So prednisone then. I need it. Not only to function, to walk, even jog occasionally. I need it to survive.
Adrenal insufficiency means that your body doesn’t have the ability to produce enough cortisol to sustain life. Or it means that in an emergency situation, or an extremely stressful situation, your body will not be able to produce the burst of cortisol that normal people do, to help you get through the situation. Stressful situations could be a severe illness, such as a virus. Or an injury, maybe a car accident. Or when you need surgery.
Long term use of prednisone has given me a level of adrenal insufficiency. I believe it to be relatively minor, but I need to investigate further.
Something like surgery can be planned for, but the other situations cannot be. So anyone with adrenal insufficiency should wear a medic alert bracelet, or carry a card, so that in a medical emergency, if you are unable to speak, medical staff will know that you need steroid cover.
They should also carry a dose of injectable corticosteroids in case of emergency, so that they, or someone else, can give them a potentially life saving dose of steroids. Much like someone with anaphalaxis should carry an epipen.
In the meantime, daily prednisone is necessary.
Unfortunately the fact that my body needs prednisone to survive doesn’t negate all the terrible potential side effects of prednisone.
At this time I have high blood pressure, and high cholesterol. Also high blood glucose and I am on diabetes medication to control it. I am 12-15 kilos overweight. I have cataracts, and I have had glaucoma. Thankfully that resolved, because I was in real danger of losing my eyesight permanently.
All of these things are from prednisone. All of them, with the exception of the cataracts and glaucoma have the potential to shorten my life considerably. I’ve been told that if I keep taking this much prednisone I can expect to lose 10 to 15 years of my life.
But I’ve read that uncontrolled severe Rheumatoid Arthritis takes 10 to 15 years off your life as well.
So. No real win either way.
At least I can fight the high blood pressure, blood sugar and cholesterol with diet and exercise. If I can exercise, and make good nutritional choices. On a high dose of prednisone, I can exercise. I hope that healthy lifestyle choices will counteract some of the damage that prednisone is doing.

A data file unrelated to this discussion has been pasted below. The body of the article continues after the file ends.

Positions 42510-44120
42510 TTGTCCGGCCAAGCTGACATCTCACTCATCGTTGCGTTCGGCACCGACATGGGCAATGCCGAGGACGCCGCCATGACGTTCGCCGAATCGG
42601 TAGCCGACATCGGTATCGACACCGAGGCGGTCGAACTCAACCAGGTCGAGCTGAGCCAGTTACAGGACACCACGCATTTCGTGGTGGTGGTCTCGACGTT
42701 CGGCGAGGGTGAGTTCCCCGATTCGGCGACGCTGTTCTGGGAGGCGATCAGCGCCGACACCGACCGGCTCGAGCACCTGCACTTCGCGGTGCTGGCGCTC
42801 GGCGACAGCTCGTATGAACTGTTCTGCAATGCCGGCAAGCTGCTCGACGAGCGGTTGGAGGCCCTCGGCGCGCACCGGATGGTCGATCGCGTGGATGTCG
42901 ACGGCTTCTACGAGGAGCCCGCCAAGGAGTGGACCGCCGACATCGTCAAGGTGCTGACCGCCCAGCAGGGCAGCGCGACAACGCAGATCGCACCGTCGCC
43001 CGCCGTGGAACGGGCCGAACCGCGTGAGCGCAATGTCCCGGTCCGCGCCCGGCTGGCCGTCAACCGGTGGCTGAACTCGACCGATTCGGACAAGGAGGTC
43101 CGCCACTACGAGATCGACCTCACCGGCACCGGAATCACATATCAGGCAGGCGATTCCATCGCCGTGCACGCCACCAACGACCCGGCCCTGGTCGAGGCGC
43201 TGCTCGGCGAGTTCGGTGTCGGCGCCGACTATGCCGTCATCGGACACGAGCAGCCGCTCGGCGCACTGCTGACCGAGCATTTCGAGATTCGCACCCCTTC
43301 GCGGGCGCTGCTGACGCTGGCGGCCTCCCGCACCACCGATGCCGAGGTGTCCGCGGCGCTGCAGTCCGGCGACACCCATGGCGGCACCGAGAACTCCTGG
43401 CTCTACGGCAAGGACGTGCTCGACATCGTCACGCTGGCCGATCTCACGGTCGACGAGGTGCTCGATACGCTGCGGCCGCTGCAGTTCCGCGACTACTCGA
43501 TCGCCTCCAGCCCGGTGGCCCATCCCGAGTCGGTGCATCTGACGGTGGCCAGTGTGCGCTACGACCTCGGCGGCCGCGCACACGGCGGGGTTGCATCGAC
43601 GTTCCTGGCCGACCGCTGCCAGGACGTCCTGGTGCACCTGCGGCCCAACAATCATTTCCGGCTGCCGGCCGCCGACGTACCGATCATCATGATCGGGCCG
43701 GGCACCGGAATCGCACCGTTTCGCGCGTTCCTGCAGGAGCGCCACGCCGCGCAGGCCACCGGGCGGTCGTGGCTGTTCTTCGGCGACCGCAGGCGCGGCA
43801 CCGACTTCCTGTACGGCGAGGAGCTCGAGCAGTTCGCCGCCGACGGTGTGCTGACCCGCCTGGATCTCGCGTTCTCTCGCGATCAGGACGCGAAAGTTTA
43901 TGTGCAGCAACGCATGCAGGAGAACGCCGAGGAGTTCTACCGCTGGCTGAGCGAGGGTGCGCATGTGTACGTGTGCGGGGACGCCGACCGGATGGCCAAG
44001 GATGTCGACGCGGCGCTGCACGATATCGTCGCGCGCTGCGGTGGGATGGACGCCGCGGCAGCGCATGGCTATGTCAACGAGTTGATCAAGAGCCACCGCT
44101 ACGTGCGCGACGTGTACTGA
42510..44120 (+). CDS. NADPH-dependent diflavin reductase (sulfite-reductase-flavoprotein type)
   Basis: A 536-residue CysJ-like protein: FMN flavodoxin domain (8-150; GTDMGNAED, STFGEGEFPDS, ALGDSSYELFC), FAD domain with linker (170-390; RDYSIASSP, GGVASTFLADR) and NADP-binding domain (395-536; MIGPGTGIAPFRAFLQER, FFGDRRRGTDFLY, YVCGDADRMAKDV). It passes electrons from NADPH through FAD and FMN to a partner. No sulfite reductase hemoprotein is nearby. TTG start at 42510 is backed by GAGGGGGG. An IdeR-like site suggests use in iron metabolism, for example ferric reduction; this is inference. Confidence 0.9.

We will see.
Still. It is my choice. And this is the choice I am making for me. I cannot live my life on the couch. I just can’t. It’s not living as far as I’m concerned.
Prednisone doesn’t make me pain free. But it does take moderate to severe pain down to mild to moderate pain. At this dose, at least (30mg). I have to taper down from here. And find a balance point. Where I have more mild/moderate days than moderate/severe days. I know I will always have bedridden days, no matter what. But I am aiming for no more than two of those per week. I need to find the dose that gives me that. And then talk about it with my doctors. Listen to them try to convince me that I need to taper lower. And then respectfully disagree.
Unless something worse happens from the prednisone. There are other major side effects. My heart rate is fast. I have tachycardia and chest pains. I need an ECG, but I have been avoiding it. And I need my bone density tested again.
Last time I had my bone density tested, my test results were outstanding. And unique. I caused quite a stir, in fact. I have seven times the bone density of the average person. Very unusual! I am WOLVERINE!!!
And I can honestly tell people I’m not fat, I have heavy bones J.
But seriously, prednisone has the potential to cause even more serious side effects. If and when they appear, I will have to re-evaluate my position. In the meantime, I’m going for a light jog.